ST VINCENT’S fifth solo outing Masseduction is an eclectic folly around the sky scraping guitar riffs and razzmatazz of Annie Clark’s downtown Manhattan. By turn confident and calculated, this window into her apartment is ajar with a fragility unseen on previous albums. If 2014’s eponymous breakthrough was the night out, then this record is the morning after.
Opening in suitably subdued manner, ‘Hang On Me’ is an affecting rumination on an estranged relationship which nods to the sound-scaping of Kanye West circa 808s and Heartbreak.
‘Pills’ offers lyrical continuum to The Rolling Stones’ ‘Mother’s Little Helper’, raising an anxious eyebrow to the culture of both prescription and self medicated drug use against a tongue-in-cheek chorus so catchy that it feels more like a 50’s wireless radio jingle.
By the time we reach title track ‘Masseducation’ and the Donna Summer evoking ‘Sugarboy’, we breach far more familiar territory when subjected to some stupendously angular guitar workouts. “Don’t turn off it turns me on!” Annie exclaims. Indeed.
Her current single ‘Los Ageless’ swaggers with unbridled New Yorker aplomb but as the chorus descends to an unravelling motif of “how can anybody have you and lose you and not lose their mind too?!”, one can’t help but be drawn to the singer’s well-documented split from Cara Delevingne.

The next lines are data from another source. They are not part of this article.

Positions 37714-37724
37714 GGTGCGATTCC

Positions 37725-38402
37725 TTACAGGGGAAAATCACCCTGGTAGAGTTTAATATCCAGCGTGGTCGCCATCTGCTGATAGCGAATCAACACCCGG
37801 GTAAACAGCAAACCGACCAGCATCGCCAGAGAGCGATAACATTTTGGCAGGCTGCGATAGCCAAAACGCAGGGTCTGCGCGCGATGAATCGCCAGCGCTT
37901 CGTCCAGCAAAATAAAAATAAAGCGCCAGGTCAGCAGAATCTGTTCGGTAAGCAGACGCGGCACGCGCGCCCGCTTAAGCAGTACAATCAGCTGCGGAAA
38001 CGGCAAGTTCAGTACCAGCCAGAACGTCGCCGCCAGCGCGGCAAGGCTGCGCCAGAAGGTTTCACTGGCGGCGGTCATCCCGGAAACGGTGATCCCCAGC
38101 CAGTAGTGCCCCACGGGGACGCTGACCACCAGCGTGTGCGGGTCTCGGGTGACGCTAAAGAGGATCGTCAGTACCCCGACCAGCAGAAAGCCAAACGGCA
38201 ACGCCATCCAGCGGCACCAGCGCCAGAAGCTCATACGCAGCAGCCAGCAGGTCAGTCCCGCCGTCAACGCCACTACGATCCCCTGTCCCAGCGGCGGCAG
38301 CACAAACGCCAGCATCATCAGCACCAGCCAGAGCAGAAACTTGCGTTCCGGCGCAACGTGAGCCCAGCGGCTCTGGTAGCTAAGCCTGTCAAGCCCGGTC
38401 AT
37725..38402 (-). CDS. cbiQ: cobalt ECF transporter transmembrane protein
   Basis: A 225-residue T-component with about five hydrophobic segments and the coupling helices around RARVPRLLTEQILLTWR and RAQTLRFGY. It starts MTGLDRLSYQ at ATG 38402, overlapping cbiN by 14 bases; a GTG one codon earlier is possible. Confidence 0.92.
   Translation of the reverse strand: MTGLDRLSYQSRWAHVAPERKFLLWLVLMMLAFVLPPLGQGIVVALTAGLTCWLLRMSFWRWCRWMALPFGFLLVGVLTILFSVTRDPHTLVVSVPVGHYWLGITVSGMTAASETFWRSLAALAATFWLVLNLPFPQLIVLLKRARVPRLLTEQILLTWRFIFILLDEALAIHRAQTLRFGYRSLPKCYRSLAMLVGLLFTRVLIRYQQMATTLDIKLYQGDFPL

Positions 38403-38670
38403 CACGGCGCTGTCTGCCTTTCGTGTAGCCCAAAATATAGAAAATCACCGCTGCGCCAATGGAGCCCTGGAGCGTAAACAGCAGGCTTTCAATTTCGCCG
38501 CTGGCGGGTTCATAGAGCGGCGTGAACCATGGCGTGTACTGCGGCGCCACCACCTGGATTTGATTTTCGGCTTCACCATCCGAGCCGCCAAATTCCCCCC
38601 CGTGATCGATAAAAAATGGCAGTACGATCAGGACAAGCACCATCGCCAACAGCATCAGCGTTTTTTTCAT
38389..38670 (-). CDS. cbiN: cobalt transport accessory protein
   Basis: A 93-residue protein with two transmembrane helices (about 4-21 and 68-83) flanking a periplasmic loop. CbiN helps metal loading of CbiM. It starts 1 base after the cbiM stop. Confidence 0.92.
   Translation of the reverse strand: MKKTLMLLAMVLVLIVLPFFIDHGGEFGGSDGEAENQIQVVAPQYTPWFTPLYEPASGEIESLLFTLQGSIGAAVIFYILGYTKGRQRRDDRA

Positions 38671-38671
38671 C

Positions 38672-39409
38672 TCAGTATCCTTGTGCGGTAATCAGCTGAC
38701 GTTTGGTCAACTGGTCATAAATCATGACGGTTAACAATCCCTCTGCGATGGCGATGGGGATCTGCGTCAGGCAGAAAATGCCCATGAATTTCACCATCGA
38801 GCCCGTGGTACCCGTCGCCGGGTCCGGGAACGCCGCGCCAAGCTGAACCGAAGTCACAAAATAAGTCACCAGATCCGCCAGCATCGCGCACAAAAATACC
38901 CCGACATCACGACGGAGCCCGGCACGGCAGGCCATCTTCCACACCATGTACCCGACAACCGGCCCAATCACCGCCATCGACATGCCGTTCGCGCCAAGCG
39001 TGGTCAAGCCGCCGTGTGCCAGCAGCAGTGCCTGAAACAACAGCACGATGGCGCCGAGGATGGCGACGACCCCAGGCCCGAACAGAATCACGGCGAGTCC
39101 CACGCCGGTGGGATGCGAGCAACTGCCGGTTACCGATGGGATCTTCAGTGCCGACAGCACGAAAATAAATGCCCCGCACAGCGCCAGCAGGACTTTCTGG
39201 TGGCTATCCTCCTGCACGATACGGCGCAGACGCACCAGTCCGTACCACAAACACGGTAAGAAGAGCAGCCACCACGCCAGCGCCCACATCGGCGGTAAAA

From here the hangover truly kicks in through ‘Happy Birthday Johnny’, ‘Savior’ and initial album teaser ‘New York’. These plaintive cuts offer heart wrenching insight to the psyche of an artist who has maintained incredible privacy throughout her new found stardom.
Pick me up comes via the electro romp of ‘Fear The Future’ and ‘Young Lover’ while the sweeping string majesty of ‘Slow Disco’ will draw obvious comparisons to fellow chameleonic innovator Madonna.
We’re left alone again in the piano bar at closing time with sultry ballad ‘Smoking Section’. For the first time on the album the electronic drum kit and synths are subbed out for analogue instrumentation as Annie croons a coda of “it’s not the end”. That much is true and while this album may not always feel quite as cohesive as her last, St Vincent is piecing together a body of work that will in time place her alongside the art pop illuminati.